Autobiography of Benjamin franklin an excerpt summary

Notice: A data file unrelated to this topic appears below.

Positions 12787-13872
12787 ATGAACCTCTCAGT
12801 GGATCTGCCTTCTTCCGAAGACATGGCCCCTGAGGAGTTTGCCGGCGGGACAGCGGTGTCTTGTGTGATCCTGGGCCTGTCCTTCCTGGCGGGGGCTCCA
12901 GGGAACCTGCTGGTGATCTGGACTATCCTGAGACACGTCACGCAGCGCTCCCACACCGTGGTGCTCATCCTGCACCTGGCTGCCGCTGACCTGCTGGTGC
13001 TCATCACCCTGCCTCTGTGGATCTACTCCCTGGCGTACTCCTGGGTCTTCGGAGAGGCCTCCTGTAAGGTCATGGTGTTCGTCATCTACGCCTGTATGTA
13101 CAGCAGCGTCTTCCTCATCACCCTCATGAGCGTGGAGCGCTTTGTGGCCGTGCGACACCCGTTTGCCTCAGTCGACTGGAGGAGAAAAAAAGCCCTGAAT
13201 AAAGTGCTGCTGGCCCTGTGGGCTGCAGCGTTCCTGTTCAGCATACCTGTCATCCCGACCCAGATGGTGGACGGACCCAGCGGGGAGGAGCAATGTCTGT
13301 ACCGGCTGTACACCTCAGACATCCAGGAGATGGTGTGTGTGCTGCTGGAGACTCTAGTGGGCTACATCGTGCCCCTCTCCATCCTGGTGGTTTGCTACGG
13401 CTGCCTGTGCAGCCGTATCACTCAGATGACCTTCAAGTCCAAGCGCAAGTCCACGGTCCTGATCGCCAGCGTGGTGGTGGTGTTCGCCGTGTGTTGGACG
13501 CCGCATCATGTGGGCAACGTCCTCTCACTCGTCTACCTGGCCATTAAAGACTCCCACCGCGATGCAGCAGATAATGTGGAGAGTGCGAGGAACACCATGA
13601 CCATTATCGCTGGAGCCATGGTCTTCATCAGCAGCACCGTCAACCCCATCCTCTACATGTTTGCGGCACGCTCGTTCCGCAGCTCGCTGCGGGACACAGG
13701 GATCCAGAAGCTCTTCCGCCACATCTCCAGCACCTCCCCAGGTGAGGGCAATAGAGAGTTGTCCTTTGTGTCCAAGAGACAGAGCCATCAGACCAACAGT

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An Electronic Classics Series PublicationThe Autobiography of Benjamin Franklin with introduction and notes edited by Charles W. Eliot is a publication of The Electronic Classics Series. This Portable Document file is furnished free and without any charge of any kind. Any person using this document file, for any purpose, and in any way does so at his or her own risk. Neither the Pennsylvania State University nor Jim Manis, Editor, nor anyone associated with the Pennsylvania State University as- sumes any responsibility for the material contained within the document or for the file as an electronic transmission, in any way. The Autobiography of Benjamin Franklin with introduction and notes edited by Charles W. Eliot , The Electronic Classics Series, Jim Manis, Editor, PSU-Hazleton, Hazleton, PA 18202 is a Portable Document File produced as part of an ongoing publication project to bring classical works of literature, in English, to free and easy access of those wishing to make use of them. Jim Manis is a faculty member of the English Department of The Pennsylvania State University. This page and any preceding page(s) are restricted by copyright. The text of the following pages are not copyrighted within the United States; however, the fonts used may be. Cover design: Jim Manis Copyright © 1998 - 2012 The Pennsylvania State University is an equal opportunity University.The Autobiography of Benjamin Franklin work as a printer, but after a few months he was induced by THE AUTOBIOGRAPHY OF Governor Keith to go to London, where, finding Keith’s prom- BENJAMIN FRANKLIN ises empty, he again worked as a compositor till he was brought back to Philadelphia by a merchant named Denman, who gave him a position in his business. On Denman’s death WITH INTRODUCTION AND NOTES EDITED he returned to his former trade, and shortly set up a print- BY CHARLES W. ELIOT, L.L.D., ing house of his own from which he published “The Pennsyl- P. F. COLLIER & SON COMPANY, NEW YORK vania Gazette,” to which he contributed many essays, and (1909) which he made a medium for agitating a variety of local reforms. In 1732 he began to issue his famous “Poor Richard’s INTRODUCTORY NOTE Almanac” for the enrichment of which he borrowed or com- posed those pithy utterances of worldly wisdom which are Benjamin Franklin was born in Milk Street, Boston, on Janu- the basis of a large part of his popular reputation. In 1758, ary 6, 1706. His father, Josiah Franklin, was a tallow chan- the year in which he ceases writing for the Almanac, he dler who married twice, and of his seventeen children Ben- printed in it “Father Abraham’s Sermon,” now regarded as jamin was the youngest son. His schooling ended at ten, the most famous piece of literature produced in Colonial and at twelve he was bound apprentice to his brother James, America. a printer, who published the “New England Courant.” To this Meantime Franklin was concerning himself more and more journal he became a contributor, and later was for a time its with public affairs. He set forth a scheme for an Academy, nominal editor. But the brothers quarreled, and Benjamin which was taken up later and finally developed into the ran away, going first to New York, and thence to Philadel- University of Pennsylvania; and he founded an “American phia, where he arrived in October, 1723. He soon obtained 3The Autobiography of Benjamin Franklin Philosophical Society” for the purpose of enabling scientific he lost his seat in the Assembly; but in 1764 he was again men to communicate their discoveries to one another. He despatched to England as agent for the colony, this time to himself had already begun his electrical researches, which, petition the King to resume the government from the hands with other scientific inquiries, he called on in the intervals of the proprietors. In London he actively opposed the pro- of money-making and politics to the end of his life. In 1748 posed Stamp Act, but lost the credit for this and much of he sold his business in order to get leisure for study, having his popularity through his securing for a friend the office of now acquired comparative wealth; and in a few years he had stamp agent in America. Even his effective work in helping made discoveries that gave him a reputation with the learned to obtain the repeal of the act left him still a suspect; but throughout Europe. In politics he proved very able both as he continued his efforts to present the case for the Colonies an administrator and as a controversialist; but his record as as the troubles thickened toward the crisis of the Revolu- an office-holder is stained by the use he made of his posi- tion. In 1767 he crossed to France, where he was received tion to advance his relatives. His most notable service in with honor; but before his return home in 1775 he lost his home politics was his reform of the postal system; but his position as postmaster through his share in divulging to fame as a statesman rests chiefly on his services in connec- Massachusetts the famous letter of Hutchinson and Oliver. tion with the relations of the Colonies with Great Britain, On his arrival in Philadelphia he was chosen a member of and later with France. In 1757 he was sent to England to the Continental Congress and in 1777 he was dispatched to protest against the influence of the Penns in the govern- France as commissioner for the United States. Here he re- ment of the colony, and for five years he remained there, mained till 1785, the favorite of French society; and with striving to enlighten the people and the ministry of En- such success did he conduct the affairs of his country that gland as to Colonial conditions. On his return to America he when he finally returned he received a place only second to played an honorable part in the Paxton affair, through which that of Washington as the champion of American indepen- 4The Autobiography of Benjamin Franklin dence. He died on April 17, 1790. anecdotes of my ancestors. You may remember the inquiries The first five chapters of the Autobiography were com- I made among the remains of my relations when you were posed in England in 1771, continued in 1784-5, and again with me in England, and the journey I undertook for that in 1788, at which date he brought it down to 1757. After a purpose. Imagining it may be equally agreeable to you to most extraordinary series of adventures, the original form know the circumstances of my life, many of which you are of the manuscript was finally printed by Mr. John Bigelow, yet unacquainted with, and expecting the enjoyment of a and is here reproduced in recognition of its value as a pic- week’s uninterrupted leisure in my present country retire- ture of one of the most notable personalities of Colonial ment, I sit down to write them for you. To which I have times, and of its acknowledged rank as one of the great besides some other inducements. Having emerged from the autobiographies of the world. poverty and obscurity in which I was born and bred, to a state of affluence and some degree of reputation in the world, BENJAMIN FRANKLIN and having gone so far through life with a considerable share HIS AUTOBIOGRAPHY of felicity, the conducing means I made use of, which with 1706-1757 the blessing of God so well succeeded, my posterity may like to know, as they may find some of them suitable to TWYFORD, at the Bishop of St. Asaph’s, 1771. their own situations, and therefore fit to be imitated. That felicity, when I reflected on it, has induced me some- The country-seat of Bishop Shipley, the good bishop, as times to say, that were it offered to my choice, I should Dr. Franklin used to style him.B. have no objection to a repetition of the same life from its beginning, only asking the advantages authors have in a DEAR SON: I have ever had pleasure in obtaining any little After the words “agreeable to” the words “some of” were inter- lined and afterward effaced.—B. 5The Autobiography of Benjamin Franklin second edition to correct some faults of the first. So I might, tive of good to the possessor, and to others that are within besides correcting the faults, change some sinister accidents his sphere of action; and therefore, in many cases, it would and events of it for others more favorable. But though this not be altogether absurd if a man were to thank God for his were denied, I should still accept the offer. Since such a vanity among the other comforts of life. repetition is not to be expected, the next thing most like And now I speak of thanking God, I desire with all humil- living one’s life over again seems to be a recollection of that ity to acknowledge that I owe the mentioned happiness of life, and to make that recollection as durable as possible by my past life to His kind providence, which lead me to the putting it down in writing. means I used and gave them success. My belief of this in- Hereby, too, I shall indulge the inclination so natural in duces me to hope, though I must not presume, that the old men, to be talking of themselves and their own past same goodness will still be exercised toward me, in continu- actions; and I shall indulge it without being tiresome to ing that happiness, or enabling me to bear a fatal reverse, others, who, through respect to age, might conceive them- which I may experience as others have done: the complex- selves obliged to give me a hearing, since this may be read ion of my future fortune being known to Him only in whose or not as any one pleases. And, lastly (I may as well confess power it is to bless to us even our afflictions. it, since my denial of it will be believed by nobody), per- The notes one of my uncles (who had the same kind of haps I shall a good deal gratify my own vanity. Indeed, I curiosity in collecting family anecdotes) once put into my scarce ever heard or saw the introductory words, “Without hands, furnished me with several particulars relating to our vanity I may say,” &c., but some vain thing immediately ancestors. From these notes I learned that the family had followed. Most people dislike vanity in others, whatever share lived in the same village, Ecton, in Northamptonshire, for they have of it themselves; but I give it fair quarter wher- three hundred years, and how much longer he knew not ever I meet with it, being persuaded that it is often produc- (perhaps from the time when the name of Franklin, that 6The Autobiography of Benjamin Franklin before was the name of an order of people, was assumed by jamin and Josiah. I will give you what account I can of them as a surname when others took surnames all over the them, at this distance from my papers, and if these are not kingdom), on a freehold of about thirty acres, aided by the lost in my absence, you will among them find many more smith’s business, which had continued in the family till his particulars. time, the eldest son being always bred to that business; a Thomas was bred a smith under his father; but, being custom which he and my father followed as to their eldest ingenious, and encouraged in learning (as all my brothers sons. When I searched the registers at Ecton, I found an were) by an Esquire Palmer, then the principal gentleman in account of their births, marriages and burials from the year that parish, he qualified himself for the business of scriv- 1555 only, there being no registers kept in that parish at ener; became a considerable man in the county; was a chief any time preceding. By that register I perceived that I was mover of all public-spirited undertakings for the county or the youngest son of the youngest son for five generations town of Northampton, and his own village, of which many back. My grandfather Thomas, who was born in 1598, lived instances were related of him; and much taken notice of at Ecton till he grew too old to follow business longer, when and patronized by the then Lord Halifax. He died in 17O2, he went to live with his son John, a dyer at Banbury, in January 6, old style, just four years to a day before I was Oxfordshire, with whom my father served an apprenticeship. born. The account we received of his life and character from There my grandfather died and lies buried. We saw his grave- some old people at Ecton, I remember, struck you as some- stone in 1758. His eldest son Thomas lived in the house at thing extraordinary, from its similarity to what you knew of Ecton, and left it with the land to his only child, a daugh- mine. ter, who, with her husband, one Fisher, of Wellingborough, “Had he died on the same day,” you said, “one might sold it to Mr. Isted, now lord of the manor there. My grand- have supposed a transmigration.” father had four sons that grew up, viz.: Thomas, John, Ben- John was bred a dyer, I believe of woolens. Benjamin was 7The Autobiography of Benjamin Franklin bred a silk dyer, serving an apprenticeship at London. He wanting as appears by the numbering, but there still remain was an ingenious man. I remember him well, for when I was eight volumes in folio, and twenty-four in quarto and in a boy he came over to my father in Boston, and lived in the octavo. A dealer in old books met with them, and knowing house with us some years. He lived to a great age. His grand- me by my sometimes buying of him, he brought them to me. son, Samuel Franklin, now lives in Boston. He left behind It seems my uncle must have left them here, when he went him two quarto volumes, MS., of his own poetry, consisting to America, which was about fifty years since. There are of little occasional pieces addressed to his friends and rela- many of his notes in the margins. tions, of which the following, sent to me, is a specimen. He This obscure family of ours was early in the Reformation, had formed a short-hand of his own, which he taught me, and continued Protestants through the reign of Queen Mary, but, never practicing it, I have now forgot it. I was named when they were sometimes in danger of trouble on account after this uncle, there being a particular affection between of their zeal against popery. They had got an English Bible, him and my father. He was very pious, a great attender of and to conceal and secure it, it was fastened open with sermons of the best preachers, which he took down in his tapes under and within the cover of a joint-stool. When my short-hand, and had with him many volumes of them. He great-great-grandfather read it to his family, he turned up was also much of a politician; too much, perhaps, for his the joint-stool upon his knees, turning over the leaves then station. There fell lately into my hands, in London, a collec- under the tapes. One of the children stood at the door to tion he had made of all the principal pamphlets, relating to give notice if he saw the apparitor coming, who was an of- public affairs, from 1641 to 1717; many of the volumes are ficer of the spiritual court. In that case the stool was turned down again upon its feet, when the Bible remained con- Here follow in the margin the words, in brackets, “here insert it,” but the poetry is not given. Mr. Sparks informs us (Life of cealed under it as before. This anecdote I had from my uncle Franklin, p. 6) that these volumes had been preserved, and were Benjamin. The family continued all of the Church of En- in possession of Mrs. Emmons, of Boston, great-granddaughter of their author. 8The Autobiography of Benjamin Franklin gland till about the end of Charles the Second’s reign, when as ‘a godly, learned Englishman,” if I remember the words some of the ministers that had been outed for nonconfor- rightly. I have heard that he wrote sundry small occasional mity holding conventicles in Northamptonshire, Benjamin pieces, but only one of them was printed, which I saw now and Josiah adhered to them, and so continued all their lives: many years since. It was written in 1675, in the home-spun the rest of the family remained with the Episcopal Church. verse of that time and people, and addressed to those then Josiah, my father, married young, and carried his wife concerned in the government there. It was in favor of lib- with three children into New England, about 1682. The con- erty of conscience, and in behalf of the Baptists, Quakers, venticles having been forbidden by law, and frequently dis- and other sectaries that had been under persecution, as- turbed, induced some considerable men of his acquaintance cribing the Indian wars, and other distresses that had be- to remove to that country, and he was prevailed with to fallen the country, to that persecution, as so many judg- accompany them thither, where they expected to enjoy their ments of God to punish so heinous an offense, and exhort- mode of religion with freedom. By the same wife he had ing a repeal of those uncharitable laws. The whole appeared four children more born there, and by a second wife ten to me as written with a good deal of decent plainness and more, in all seventeen; of which I remember thirteen sitting manly freedom. The six concluding lines I remember, though at one time at his table, who all grew up to be men and I have forgotten the two first of the stanza; but the purport women, and married; I was the youngest son, and the young- of them was, that his censures proceeded from good-will, est child but two, and was born in Boston, New England. My and, therefore, he would be known to be the author. mother, the second wife, was Abiah Folger, daughter of Pe- ter Folger, one of the first settlers of New England, of whom “Because to be a libeller (says he) honorable mention is made by Cotton Mather in his church I hate it with my heart; history of that country, entitled Magnalia Christi Americana, From Sherburne town, where now I dwell 9The Autobiography of Benjamin Franklin My name I do put here; large a family he could not well afford, and the mean living Without offense your real friend, many so educated were afterwards able to obtainreasons It is Peter Folgier.” that be gave to his friends in my hearingaltered his first intention, took me from the grammar-school, and sent me My elder brothers were all put apprentices to different trades. to a school for writing and arithmetic, kept by a then fa- I was put to the grammar- school at eight years of age, my mous man, Mr. George Brownell, very successful in his pro- father intending to devote me, as the tithe of his sons, to fession generally, and that by mild, encouraging methods. the service of the Church. My early readiness in learning to Under him I acquired fair writing pretty soon, but I failed in read (which must have been very early, as I do not remem- the arithmetic, and made no progress in it. At ten years old ber when I could not read), and the opinion of all his friends, I was taken home to assist my father in his business, which that I should certainly make a good scholar, encouraged was that of a tallow-chandler and sope-boiler; a business he him in this purpose of his. My uncle Benjamin, too, ap- was not bred to, but had assumed on his arrival in New proved of it, and proposed to give me all his short-hand England, and on finding his dying trade would not maintain volumes of sermons, I suppose as a stock to set up with, if I his family, being in little request. Accordingly, I was em- would learn his character. I continued, however, at the gram- ployed in cutting wick for the candles, filling the dipping mar-school not quite one year, though in that time I had mold and the molds for cast candles, attending the shop, risen gradually from the middle of the class of that year to going of errands, etc. be the head of it, and farther was removed into the next I disliked the trade, and had a strong inclination for the class above it, in order to go with that into the third at the sea, but my father declared against it; however, living near end of the year. But my father, in the meantime, from a the water, I was much in and about it, learnt early to swim view of the expense of a college education, which having so well, and to manage boats; and when in a boat or canoe 10The Autobiography of Benjamin Franklin with other boys, I was commonly allowed to govern, espe- though I pleaded the usefulness of the work, mine convinced cially in any case of difficulty; and upon other occasions I me that nothing was useful which was not honest. was generally a leader among the boys, and sometimes led I think you may like to know something of his person and them into scrapes, of which I will mention one instance, as character. He had an excellent constitution of body, was of it shows an early projecting public spirit, tho’ not then justly middle stature, but well set, and very strong; he was inge- conducted. nious, could draw prettily, was skilled a little in music, and There was a salt-marsh that bounded part of the mill- had a clear pleasing voice, so that when he played psalm pond, on the edge of which, at high water, we used to stand tunes on his violin and sung withal, as he sometimes did in to fish for minnows. By much trampling, we had made it a an evening after the business of the day was over, it was mere quagmire. My proposal was to build a wharff there fit extremely agreeable to hear. He had a mechanical genius for us to stand upon, and I showed my comrades a large too, and, on occasion, was very handy in the use of other heap of stones, which were intended for a new house near tradesmen’s tools; but his great excellence lay in a sound the marsh, and which would very well suit our purpose. Ac- understanding and solid judgment in prudential matters, cordingly, in the evening, when the workmen were gone, I both in private and public affairs. In the latter, indeed, he assembled a number of my play-fellows, and working with was never employed, the numerous family he had to edu- them diligently like so many emmets, sometimes two or three cate and the straightness of his circumstances keeping him to a stone, we brought them all away and built our little close to his trade; but I remember well his being frequently wharff. The next morning the workmen were surprised at visited by leading people, who consulted him for his opin- missing the stones, which were found in our wharff. Inquiry ion in affairs of the town or of the church he belonged to, was made after the removers; we were discovered and com- and showed a good deal of respect for his judgment and plained of; several of us were corrected by our fathers; and advice: he was also much consulted by private persons about 11The Autobiography of Benjamin Franklin their affairs when any difficulty occurred, and frequently suckled all her ten children. I never knew either my father chosen an arbitrator between contending parties. or mother to have any sickness but that of which they dy’d, At his table he liked to have, as often as he could, some he at 89, and she at 85 years of age. They lie buried together sensible friend or neighbor to converse with, and always at Boston, where I some years since placed a marble over took care to start some ingenious or useful topic for dis- their grave, with this inscription: course, which might tend to improve the minds of his chil- JOSIAH FRANKLIN, and dren. By this means he turned our attention to what was ABIAH his Wife, good, just, and prudent in the conduct of life; and little or lie here interred. They lived lovingly together in wedlock no notice was ever taken of what related to the victuals on fifty-five years. the table, whether it was well or ill dressed, in or out of Without an estate, or any gainful employment, By constant labor and industry, season, of good or bad flavor, preferable or inferior to this with God’s blessing, or that other thing of the kind, so that I was bro’t up in They maintained a large family comfortably, such a perfect inattention to those matters as to be quite and brought up thirteen children indifferent what kind of food was set before me, and so and seven grandchildren reputably. unobservant of it, that to this day if I am asked I can scarce From this instance, reader, tell a few hours after dinner what I dined upon. This has Be encouraged to diligence in thy calling, And distrust not Providence. been a convenience to me in travelling, where my compan- He was a pious and prudent man; ions have been sometimes very unhappy for want of a suit- She, a discreet and virtuous woman. Their youngest son, able gratification of their more delicate, because better in- In filial regard to their memory, structed, tastes and appetites. Places this stone. My mother had likewise an excellent constitution: she J.F. born 1655, died 1744, AEtat 89. A.F. born 1667, died 1752, —— 95. 12The Autobiography of Benjamin Franklin By my rambling digressions I perceive myself to be grown machines for my experiments, while the intention of mak- old. I us’d to write more methodically. But one does not ing the experiment was fresh and warm in my mind. My dress for private company as for a public ball. ’Tis perhaps father at last fixed upon the cutler’s trade, and my uncle only negligence. Benjamin’s son Samuel, who was bred to that business in To return: I continued thus employed in my father’s busi- London, being about that time established in Boston, I was ness for two years, that is, till I was twelve years old; and sent to be with him some time on liking. But his expecta- my brother John, who was bred to that business, having left tions of a fee with me displeasing my father, I was taken my father, married, and set up for himself at Rhode Island, home again. there was all appearance that I was destined to supply his From a child I was fond of reading, and all the little money place, and become a tallow-chandler. But my dislike to the that came into my hands was ever laid out in books. Pleased trade continuing, my father was under apprehensions that with the Pilgrim’s Progress, my first collection was of John if he did not find one for me more agreeable, I should break Bunyan’s works in separate little volumes. I afterward sold away and get to sea, as his son Josiah had done, to his great them to enable me to buy R. Burton’s Historical Collections; vexation. He therefore sometimes took me to walk with him, they were small chapmen’s books, and cheap, 40 or 50 in all. and see joiners, bricklayers, turners, braziers, etc., at their My father’s little library consisted chiefly of books in po- work, that he might observe my inclination, and endeavor lemic divinity, most of which I read, and have since often to fix it on some trade or other on land. It has ever since regretted that, at a time when I had such a thirst for knowl- been a pleasure to me to see good workmen handle their edge, more proper books had not fallen in my way since it tools; and it has been useful to me, having learnt so much was now resolved I should not be a clergyman. Plutarch’s by it as to be able to do little jobs myself in my house when Lives there was in which I read abundantly, and I still think a workman could not readily be got, and to construct little that time spent to great advantage. There was also a book of 13The Autobiography of Benjamin Franklin De Foe’s, called an Essay on Projects, and another of Dr. the greatest part of the night, when the book was borrowed Mather’s, called Essays to do Good, which perhaps gave me a in the evening and to be returned early in the morning, lest turn of thinking that had an influence on some of the prin- it should be missed or wanted. cipal future events of my life. And after some time an ingenious tradesman, Mr. Mat- This bookish inclination at length determined my father thew Adams, who had a pretty collection of books, and who to make me a printer, though he had already one son (James) frequented our printing-house, took notice of me, invited of that profession. In 1717 my brother James returned from me to his library, and very kindly lent me such books as I England with a press and letters to set up his business in chose to read. I now took a fancy to poetry, and made some Boston. I liked it much better than that of my father, but little pieces; my brother, thinking it might turn to account, still had a hankering for the sea. To prevent the apprehended encouraged me, and put me on composing occasional bal- effect of such an inclination, my father was impatient to lads. One was called The Lighthouse Tragedy, and contained have me bound to my brother. I stood out some time, but at an account of the drowning of Captain Worthilake, with his last was persuaded, and signed the indentures when I was two daughters: the other was a sailor’s song, on the taking yet but twelve years old. I was to serve as an apprentice till of Teach (or Blackbeard) the pirate. They were wretched stuff, I was twenty-one years of age, only I was to be allowed in the Grub-street-ballad style; and when they were printed journeyman’s wages during the last year. In a little time I he sent me about the town to sell them. The first sold won- made great proficiency in the business, and became a useful derfully, the event being recent, having made a great noise. hand to my brother. I now had access to better books. An This flattered my vanity; but my father discouraged me by acquaintance with the apprentices of booksellers enabled ridiculing my performances, and telling me verse-makers were me sometimes to borrow a small one, which I was careful to generally beggars. So I escaped being a poet, most probably return soon and clean. Often I sat up in my room reading a very bad one; but as prose writing bad been of great use to 14The Autobiography of Benjamin Franklin me in the course of my life, and was a principal means of my to it. I took the contrary side, perhaps a little for dispute’s advancement, I shall tell you how, in such a situation, I sake. He was naturally more eloquent, had a ready plenty of acquired what little ability I have in that way. words; and sometimes, as I thought, bore me down more by There was another bookish lad in the town, John Collins his fluency than by the strength of his reasons. As we parted by name, with whom I was intimately acquainted. We some- without settling the point, and were not to see one another times disputed, and very fond we were of argument, and again for some time, I sat down to put my arguments in very desirous of confuting one another, which disputatious writing, which I copied fair and sent to him. He answered, turn, by the way, is apt to become a very bad habit, making and I replied. Three or four letters of a side had passed, people often extremely disagreeable in company by the con- when my father happened to find my papers and read them. tradiction that is necessary to bring it into practice; and Without entering into the discussion, he took occasion to thence, besides souring and spoiling the conversation, is talk to me about the manner of my writing; observed that, productive of disgusts and, perhaps enmities where you may though I had the advantage of my antagonist in correct spell- have occasion for friendship. I had caught it by reading my ing and pointing (which I ow’d to the printing-house), I fell father’s books of dispute about religion. Persons of good far short in elegance of expression, in method and in per- sense, I have since observed, seldom fall into it, except law- spicuity, of which he convinced me by several instances. I yers, university men, and men of all sorts that have been saw the justice of his remark, and thence grew more atten- bred at Edinborough. tive to the manner in writing, and determined to endeavor A question was once, somehow or other, started between at improvement. Collins and me, of the propriety of educating the female sex About this time I met with an odd volume of the Specta- in learning, and their abilities for study. He was of opinion tor. It was the third. I had never before seen any of them. I that it was improper, and that they were naturally unequal bought it, read it over and over, and was much delighted 15The Autobiography of Benjamin Franklin with it. I thought the writing excellent, and wished, if pos- deavored to reduce them into the best order, before I began sible, to imitate it. With this view I took some of the papers, to form the full sentences and compleat the paper. This was and, making short hints of the sentiment in each sentence, to teach me method in the arrangement of thoughts. By laid them by a few days, and then, without looking at the comparing my work afterwards with the original, I discov- book, try’d to compleat the papers again, by expressing each ered many faults and amended them; but I sometimes had hinted sentiment at length, and as fully as it had been ex- the pleasure of fancying that, in certain particulars of small pressed before, in any suitable words that should come to import, I had been lucky enough to improve the method or hand. Then I compared my Spectator with the original, dis- the language, and this encouraged me to think I might pos- covered some of my faults, and corrected them. But I found sibly in time come to be a tolerable English writer, of which I wanted a stock of words, or a readiness in recollecting and I was extremely ambitious. My time for these exercises and using them, which I thought I should have acquired before for reading was at night, after work or before it began in the that time if I had gone on making verses; since the con- morning, or on Sundays, when I contrived to be in the print- tinual occasion for words of the same import, but of differ- ing-house alone, evading as much as I could the common ent length, to suit the measure, or of different sound for attendance on public worship which my father used to ex- the rhyme, would have laid me under a constant necessity act on me when I was under his care, and which indeed I of searching for variety, and also have tended to fix that still thought a duty, though I could not, as it seemed to me, variety in my mind, and make me master of it. Therefore I afford time to practise it. took some of the tales and turned them into verse; and, When about 16 years of age I happened to meet with a after a time, when I had pretty well forgotten the prose, book, written by one Tryon, recommending a vegetable diet. turned them back again. I also sometimes jumbled my col- I determined to go into it. My brother, being yet unmarried, lections of hints into confusion, and after some weeks en- did not keep house, but boarded himself and his appren- 16The Autobiography of Benjamin Franklin tices in another family. My refusing to eat flesh occasioned and went through the whole by myself with great ease. I an inconveniency, and I was frequently chid for my singu- also read Seller’s and Shermy’s books of Navigation, and be- larity. I made myself acquainted with Tryon’s manner of pre- came acquainted with the little geometry they contain; but paring some of his dishes, such as boiling potatoes or rice, never proceeded far in that science. And I read about this making hasty pudding, and a few others, and then proposed time Locke On Human Understanding, and the Art of Think- to my brother, that if he would give me, weekly, half the ing, by Messrs. du Port Royal. money he paid for my board, I would board myself. He in- While I was intent on improving my language, I met with stantly agreed to it, and I presently found that I could save an English grammar (I think it was Greenwood’s), at the end half what he paid me. This was an additional fund for buy- of which there were two little sketches of the arts of rheto- ing books. But I had another advantage in it. My brother ric and logic, the latter finishing with a specimen of a dis- and the rest going from the printing-house to their meals, I pute in the Socratic method; and soon after I procur’d remained there alone, and, despatching presently my light Xenophon’s Memorable Things of Socrates, wherein there are repast, which often was no more than a bisket or a slice of many instances of the same method. I was charm’d with it, bread, a handful of raisins or a tart from the pastry-cook’s, adopted it, dropt my abrupt contradiction and positive ar- and a glass of water, had the rest of the time till their re- gumentation, and put on the humble inquirer and doubter. turn for study, in which I made the greater progress, from And being then, from reading Shaftesbury and Collins, be- that greater clearness of head and quicker apprehension come a real doubter in many points of our religious doc- which usually attend temperance in eating and drinking. trine, I found this method safest for myself and very embar- And now it was that, being on some occasion made asham’d rassing to those against whom I used it; therefore I took a of my ignorance in figures, which I had twice failed in learn- delight in it, practis’d it continually, and grew very artful ing when at school, I took Cocker’s book of Arithmetick, and expert in drawing people, even of superior knowledge, 17The Autobiography of Benjamin Franklin into concessions, the consequences of which they did not given to us, to wit, giving or receiving information or plea- foresee, entangling them in difficulties out of which they sure. For, if you would inform, a positive and dogmatical could not extricate themselves, and so obtaining victories manner in advancing your sentiments may provoke contra- that neither myself nor my cause always deserved. I continu’d diction and prevent a candid attention. If you wish infor- this method some few years, but gradually left it, retaining mation and improvement from the knowledge of others, and only the habit of expressing myself in terms of modest dif- yet at the same time express yourself as firmly fix’d in your fidence; never using, when I advanced any thing that may present opinions, modest, sensible men, who do not love possibly be disputed, the words certainly, undoubtedly, or disputation, will probably leave you undisturbed in the pos- any others that give the air of positiveness to an opinion; session of your error. And by such a manner, you can seldom but rather say, I conceive or apprehend a thing to be so and hope to recommend yourself in pleasing your hearers, or to so; it appears to me, or I should think it so or so, for such persuade those whose concurrence you desire. Pope says, and such reasons; or I imagine it to be so; or it is so, if I am judiciously: not mistaken. This habit, I believe, has been of great advan- tage to me when I have had occasion to inculcate my opin- “Men should be taught as if you taught them not, ions, and persuade men into measures that I have been from And things unknown propos’d as things forgot;” time to time engag’d in promoting; and, as the chief ends of conversation are to inform or to be informed, to please or to farther recommending to us persuade, I wish well-meaning, sensible men would not lessen their power of doing good by a positive, assuming manner, “To speak, tho’ sure, with seeming diffidence.” that seldom fails to disgust, tends to create opposition, and to defeat every one of those purposes for which speech was And he might have coupled with this line that which he has 18The Autobiography of Benjamin Franklin coupled with another, I think, less properly, some of his friends from the undertaking, as not likely to succeed, one newspaper being, in their judgment, enough “For want of modesty is want of sense.” for America. At this time (1771) there are not less than five-and-twenty. He went on, however, with the undertak- If you ask, Why less properly? I must repeat the lines, ing, and after having worked in composing the types and printing off the sheets, I was employed to carry the papers “Immodest words admit of no defense, thro’ the streets to the customers. For want of modesty is want of sense.” He had some ingenious men among his friends, who amus’d themselves by writing little pieces for this paper, which gain’d Now, is not want of sense (where a man is so unfortunate as it credit and made it more in demand, and these gentlemen to want it) some apology for his want of modesty? and would often visited us. Hearing their conversations, and their ac- not the lines stand more justly thus? counts of the approbation their papers were received with, I was excited to try my hand among them; but, being still a “Immodest words admit but this defense, boy, and suspecting that my brother would object to print- That want of modesty is want of sense.” ing anything of mine in his paper if he knew it to be mine, I contrived to disguise my hand, and, writing an anonymous This, however, I should submit to better judgments. paper, I put it in at night under the door of the printing- My brother had, in 1720 or 1721, begun to print a news- house. It was found in the morning, and communicated to paper. It was the second that appeared in America, and was his writing friends when they call’d in as usual. They read called the New England Courant. The only one before it was it, commented on it in my hearing, and I had the exquisite the Boston News-Letter. I remember his being dissuaded by pleasure of finding it met with their approbation, and that, 19The Autobiography of Benjamin Franklin in their different guesses at the author, none were named because the judgment was generally in my favor. But my but men of some character among us for learning and inge- brother was passionate, and had often beaten me, which I nuity. I suppose now that I was rather lucky in my judges, took extreamly amiss; and, thinking my apprenticeship very and that perhaps they were not really so very good ones as tedious, I was continually wishing for some opportunity of I then esteem’d them. shortening it, which at length offered in a manner unex- Encourag’d, however, by this, I wrote and convey’d in the pected. same way to the press several more papers which were equally One of the pieces in our newspaper on some political point, approv’d; and I kept my secret till my small fund of sense which I have now forgotten, gave offense to the Assembly. for such performances was pretty well exhausted and then I He was taken up, censur’d, and imprison’d for a month, by discovered it, when I began to be considered a little more by the speaker’s warrant, I suppose, because he would not dis- my brother’s acquaintance, and in a manner that did not cover his author. I too was taken up and examin’d before quite please him, as he thought, probably with reason, that the council; but, tho’ I did not give them any satisfaction, it tended to make me too vain. And, perhaps, this might be they content’d themselves with admonishing me, and dis- one occasion of the differences that we began to have about missed me, considering me, perhaps, as an apprentice, who this time. Though a brother, he considered himself as my was bound to keep his master’s secrets. master, and me as his apprentice, and accordingly, expected During my brother’s confinement, which I resented a good the same services from me as he would from another, while deal, notwithstanding our private differences, I had the I thought he demean’d me too much in some he requir’d of management of the paper; and I made bold to give our rul- me, who from a brother expected more indulgence. Our dis- ers some rubs in it, which my brother took very kindly, while putes were often brought before our father, and I fancy I I fancy his harsh and tyrannical treatment of me might be a was either generally in the right, or else a better pleader, means of impressing me with that aversion to arbitrary power that has stuck to me through my whole life. 20